It is vital for Europe's first real Constitution to be the result of an open and democratic debate. That is why we cannot delegate the task of settling the sensitive issues still pending to the Intergovernmental Conference.

The debate within the Convention and in the wider public now has built up its own momentum: we must not miss the chance of getting a definitive text by June.

The Convention has made good progress on some issues, such as:

  • the maintenance of the "acquis" as regards the Union's competences, which will be exercised more strictly thanks to the mechanism for monitoring subsidiarity;

  • the strengthening of the Union's instruments for action in the fields of immigration, asylum, cooperation in judicial and police matters and economic governance;

  • the extension of qualified-majority voting and the co-decision procedure;

  • the incorporation of the Charter of Fundamental Rights into the Constitution (but without creating any new competences for the Union);

  • a stronger role for the national Parliaments, particularly through the monitoring of subsidiarity for the approval of European laws.

  • There has been significant progress in the field of external relations too. I do not want to anticipate the debate at the Convention's plenary session in a few days' time, but it seems clear the Union will have a real Foreign Minister with a double hat within the Council and the Commission.

For me there are two fundamental issues here that need clarifying further.

    If the system is to be properly effective, the Union's Foreign Minister must take his or her decisions in agreement with the President of the Commission.  This means there will be some interaction between Community and intergovernmental aspects in foreign policy too. Let us not forget that the President of the Commission also sits on the European Council.

    Secondly, the administration serving the new Minister must be organised in a clear and simple fashion with a clear chain of command up to the Minister. In order to avoid conflicts and overlapping with the other administrations dealing with the Union's external action, it must form an integral part of the Commission's departments.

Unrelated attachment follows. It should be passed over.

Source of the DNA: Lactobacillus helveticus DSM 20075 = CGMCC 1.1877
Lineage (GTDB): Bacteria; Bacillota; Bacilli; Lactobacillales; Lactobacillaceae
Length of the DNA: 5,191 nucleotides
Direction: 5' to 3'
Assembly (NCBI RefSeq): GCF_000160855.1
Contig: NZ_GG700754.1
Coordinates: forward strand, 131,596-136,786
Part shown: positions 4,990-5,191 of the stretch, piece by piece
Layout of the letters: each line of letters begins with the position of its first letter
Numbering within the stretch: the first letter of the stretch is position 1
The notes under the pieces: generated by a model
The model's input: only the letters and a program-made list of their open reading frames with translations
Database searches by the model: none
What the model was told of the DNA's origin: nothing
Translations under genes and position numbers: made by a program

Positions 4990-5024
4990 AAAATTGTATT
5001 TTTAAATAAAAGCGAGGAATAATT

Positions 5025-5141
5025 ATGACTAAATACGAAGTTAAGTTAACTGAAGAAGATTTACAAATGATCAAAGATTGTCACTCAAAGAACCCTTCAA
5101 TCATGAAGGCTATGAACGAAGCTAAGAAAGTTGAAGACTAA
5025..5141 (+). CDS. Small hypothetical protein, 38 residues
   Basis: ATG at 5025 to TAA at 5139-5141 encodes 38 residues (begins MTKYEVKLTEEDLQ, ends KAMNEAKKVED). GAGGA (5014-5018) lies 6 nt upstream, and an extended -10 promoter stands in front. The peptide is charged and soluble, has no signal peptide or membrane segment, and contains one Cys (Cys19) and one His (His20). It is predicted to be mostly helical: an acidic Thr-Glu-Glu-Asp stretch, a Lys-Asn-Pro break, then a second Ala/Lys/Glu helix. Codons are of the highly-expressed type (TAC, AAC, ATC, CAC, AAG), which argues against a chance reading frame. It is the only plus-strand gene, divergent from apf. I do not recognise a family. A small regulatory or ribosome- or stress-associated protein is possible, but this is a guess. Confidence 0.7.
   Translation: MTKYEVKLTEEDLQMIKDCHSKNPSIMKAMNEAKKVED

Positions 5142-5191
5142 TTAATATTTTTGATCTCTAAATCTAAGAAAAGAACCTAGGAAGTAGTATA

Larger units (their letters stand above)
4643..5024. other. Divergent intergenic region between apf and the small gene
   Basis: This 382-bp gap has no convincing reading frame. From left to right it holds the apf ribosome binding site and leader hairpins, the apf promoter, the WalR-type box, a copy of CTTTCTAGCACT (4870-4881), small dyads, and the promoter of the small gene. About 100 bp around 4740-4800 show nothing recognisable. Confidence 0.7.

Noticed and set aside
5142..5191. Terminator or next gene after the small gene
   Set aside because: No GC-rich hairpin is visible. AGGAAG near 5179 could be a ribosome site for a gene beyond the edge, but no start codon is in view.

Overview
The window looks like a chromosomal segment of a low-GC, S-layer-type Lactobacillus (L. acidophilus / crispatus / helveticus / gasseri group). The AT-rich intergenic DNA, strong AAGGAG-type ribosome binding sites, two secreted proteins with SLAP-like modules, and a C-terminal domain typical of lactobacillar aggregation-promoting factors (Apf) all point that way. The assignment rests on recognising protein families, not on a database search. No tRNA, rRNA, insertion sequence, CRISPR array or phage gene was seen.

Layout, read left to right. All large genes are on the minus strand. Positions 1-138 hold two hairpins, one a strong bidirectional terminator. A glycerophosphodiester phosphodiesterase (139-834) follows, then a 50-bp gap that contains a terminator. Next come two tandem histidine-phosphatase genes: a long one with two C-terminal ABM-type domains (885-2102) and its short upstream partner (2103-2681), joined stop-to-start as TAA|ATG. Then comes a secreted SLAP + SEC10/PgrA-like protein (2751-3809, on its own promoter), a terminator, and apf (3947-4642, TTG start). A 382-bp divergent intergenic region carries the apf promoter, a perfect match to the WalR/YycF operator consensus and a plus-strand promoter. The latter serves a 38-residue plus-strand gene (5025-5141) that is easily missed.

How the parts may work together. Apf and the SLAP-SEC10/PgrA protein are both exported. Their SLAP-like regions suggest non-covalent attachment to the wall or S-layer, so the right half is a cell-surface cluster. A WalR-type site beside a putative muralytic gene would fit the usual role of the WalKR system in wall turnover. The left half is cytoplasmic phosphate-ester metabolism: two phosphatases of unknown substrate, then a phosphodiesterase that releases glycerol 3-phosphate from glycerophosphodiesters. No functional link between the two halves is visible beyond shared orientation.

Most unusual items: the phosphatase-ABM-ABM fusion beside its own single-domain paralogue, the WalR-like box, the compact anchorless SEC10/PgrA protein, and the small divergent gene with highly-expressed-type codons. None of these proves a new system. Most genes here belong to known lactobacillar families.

As regards the institutions, our proposals have a clear aim: to define more clearly who does what in the European Union. In other words, who is accountable politically and institutionally for action undertaken.

This calls for a clear breakdown in competences between the institutions.

The new structure must be simple and more efficient and must ensure clear political accountability.

As far as the legislature is concerned, this calls for:

  • responsibility shared by Parliament and the Council;

  • general application of the co-decision procedure;

  • general application of qualified-majority voting, involving the double simple-majority formula -- that is, a majority of the States and a majority of the population.

As regards the judiciary, the jurisdiction of the Court of Justice must be extended. It should also cover those aspects of our Common Foreign and Security Policy and Justice and Home Affairs that have a direct impact on citizens' fundamental rights.

Lastly, there is still too much confusion and too many contradictions as regards the executive.

The Union must have a single executive -- the Commission -- to:

  • execute legislation,

  • be responsible for administrative acts and

  • ensure compliance with Community law.

In the fulfilment of its duties, the Commission should work with the Council configurations in three specific areas:

  • the External Relations Council for foreign policy,

  • the Ecofin Council for economic policies, and

  • the Justice and Home Affairs Council for justice matters.

Of course, this calls for a very clear definition of their roles.